How to Protect Yourself from WannaCry Ransomware
What It Is WannaCry And How Does It Work?
The WannaCry ransomware attack is so severe and ubiquitous, it’s even earned its own Wikipedia page. Infecting hundreds of thousands of computers from companies and individual users worldwide, it is unprecedented in scale. Like most ransomware, it functions by encrypting data on the hard drive of the infected machine, making it unusable, and claims it will remove the encryption if you pay $300-$600 in Bitcoin. And it’s been frustratingly successful: as of May 17, the hackers have collected over $72,000.
All devices running virtually any iteration of Windows have proven vulnerable to this breach. The program spreads through the Internet, and quickly to other computers on the same local network — one trait that helped it spread rapidly through whole organizations. The attacks were not limited to PCs however: when the malware spread into multiple hospitals in Scotland and England, various forms of hospital equipment were infected, including MRI machines.
The ransomware works with, among other things, EternalBlue, which is an exploit leaked by The Shadow Brokers. The Shadow Brokers are well known for publishing hacking tools apparently developed by the NSA — including EternalBlue. EternalBlue was developed in response to a discovery of a vulnerability in Windows. The developers discovered a hole in the operating system that allowed attackers to remotely inject code into the victim’s device. In this instance, the injection is WannaCry. This vulnerability exists (or existed) on all Windows devices. Microsoft actually released a security patch two months before the attack was launched, and, surprisingly, one month before The Shadow Broker’s leak.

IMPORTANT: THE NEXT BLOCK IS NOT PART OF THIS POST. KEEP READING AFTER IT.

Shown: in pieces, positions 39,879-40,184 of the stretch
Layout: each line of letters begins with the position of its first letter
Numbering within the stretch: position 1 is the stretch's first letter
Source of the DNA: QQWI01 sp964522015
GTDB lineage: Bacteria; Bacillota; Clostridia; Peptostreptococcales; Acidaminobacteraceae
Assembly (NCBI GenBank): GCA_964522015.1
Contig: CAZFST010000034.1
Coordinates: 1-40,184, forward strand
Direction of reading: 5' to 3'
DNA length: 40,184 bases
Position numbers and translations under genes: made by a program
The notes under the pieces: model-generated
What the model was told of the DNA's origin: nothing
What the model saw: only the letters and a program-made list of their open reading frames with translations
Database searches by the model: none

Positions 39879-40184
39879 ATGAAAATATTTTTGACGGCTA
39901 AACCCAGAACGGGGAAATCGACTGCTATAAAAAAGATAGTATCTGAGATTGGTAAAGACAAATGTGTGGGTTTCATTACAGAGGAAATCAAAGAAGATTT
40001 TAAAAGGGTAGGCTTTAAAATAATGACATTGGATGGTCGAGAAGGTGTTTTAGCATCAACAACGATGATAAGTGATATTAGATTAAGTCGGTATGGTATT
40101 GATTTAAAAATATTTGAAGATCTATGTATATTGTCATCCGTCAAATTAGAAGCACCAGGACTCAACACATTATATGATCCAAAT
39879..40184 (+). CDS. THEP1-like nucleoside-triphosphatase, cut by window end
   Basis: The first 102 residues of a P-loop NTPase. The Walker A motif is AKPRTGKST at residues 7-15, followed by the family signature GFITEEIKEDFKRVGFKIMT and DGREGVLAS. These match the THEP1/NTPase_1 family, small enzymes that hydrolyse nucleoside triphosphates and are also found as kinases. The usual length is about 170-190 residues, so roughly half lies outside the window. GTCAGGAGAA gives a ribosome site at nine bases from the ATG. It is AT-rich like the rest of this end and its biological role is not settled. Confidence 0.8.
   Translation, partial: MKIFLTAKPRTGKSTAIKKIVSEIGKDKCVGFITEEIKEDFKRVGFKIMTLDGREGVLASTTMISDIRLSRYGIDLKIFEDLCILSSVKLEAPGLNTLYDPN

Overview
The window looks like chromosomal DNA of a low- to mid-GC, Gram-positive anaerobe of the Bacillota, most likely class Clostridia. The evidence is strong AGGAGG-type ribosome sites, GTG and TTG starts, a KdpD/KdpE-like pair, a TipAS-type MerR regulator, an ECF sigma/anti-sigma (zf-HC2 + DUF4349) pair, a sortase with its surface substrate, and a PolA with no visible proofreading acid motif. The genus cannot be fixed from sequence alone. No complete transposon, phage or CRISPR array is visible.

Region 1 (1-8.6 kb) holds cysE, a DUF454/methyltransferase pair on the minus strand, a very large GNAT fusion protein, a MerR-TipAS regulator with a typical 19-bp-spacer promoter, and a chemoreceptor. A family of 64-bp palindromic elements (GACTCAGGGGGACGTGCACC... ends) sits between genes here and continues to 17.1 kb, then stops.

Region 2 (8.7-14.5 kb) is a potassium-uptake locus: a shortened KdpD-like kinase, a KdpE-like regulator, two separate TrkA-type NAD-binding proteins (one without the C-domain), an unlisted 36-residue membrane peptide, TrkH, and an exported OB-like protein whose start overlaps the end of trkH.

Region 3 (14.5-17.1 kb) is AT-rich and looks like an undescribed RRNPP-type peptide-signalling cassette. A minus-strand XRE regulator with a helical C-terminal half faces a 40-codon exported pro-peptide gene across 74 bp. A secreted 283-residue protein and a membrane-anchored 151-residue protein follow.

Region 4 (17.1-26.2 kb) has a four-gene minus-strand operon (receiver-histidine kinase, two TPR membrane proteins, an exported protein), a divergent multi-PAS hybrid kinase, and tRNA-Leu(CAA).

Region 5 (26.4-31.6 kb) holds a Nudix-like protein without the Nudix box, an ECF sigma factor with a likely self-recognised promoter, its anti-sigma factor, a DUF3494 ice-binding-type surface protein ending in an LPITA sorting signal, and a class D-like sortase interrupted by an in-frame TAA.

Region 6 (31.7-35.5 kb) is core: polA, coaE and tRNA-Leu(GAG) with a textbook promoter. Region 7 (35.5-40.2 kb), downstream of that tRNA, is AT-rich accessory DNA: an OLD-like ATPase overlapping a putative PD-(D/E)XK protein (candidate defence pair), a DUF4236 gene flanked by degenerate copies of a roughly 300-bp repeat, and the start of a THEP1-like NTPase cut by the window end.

How to Protect Your Computer from WannaCry
Update Windows. If you’re using Windows 10 you’re probably fine already because Windows 10 updates are surprisingly difficult to disable. The patch was given critical priority by Microsoft, and should have automatically installed on March 14th. We encourage regular software updates, anyway, as it exercises good infosec hygiene. If you’re not using Windows 10 and you didn’t automatically get the update, you can download it here from Microsoft Update Catalog. Click that link, or navigate to the site manually. The update you need is called MS17–010.
WannaCry is a trojan which means, as the name suggests, that it’s disguised as something the end user would want to download and run. Be vigilant, and avoid suspicious links. Do not download email attachments from unknown- or suspicious senders. Some trojans can be delivered by drive-by downloads from malicious websites or ads. Consider using an adblocker if you’re navigating to suspicious or unknown websites. And again, make sure you’re regularly backing up your device, and keeping its software updated.
Original Blog: How to Protect Yourself from WannaCry Ransomware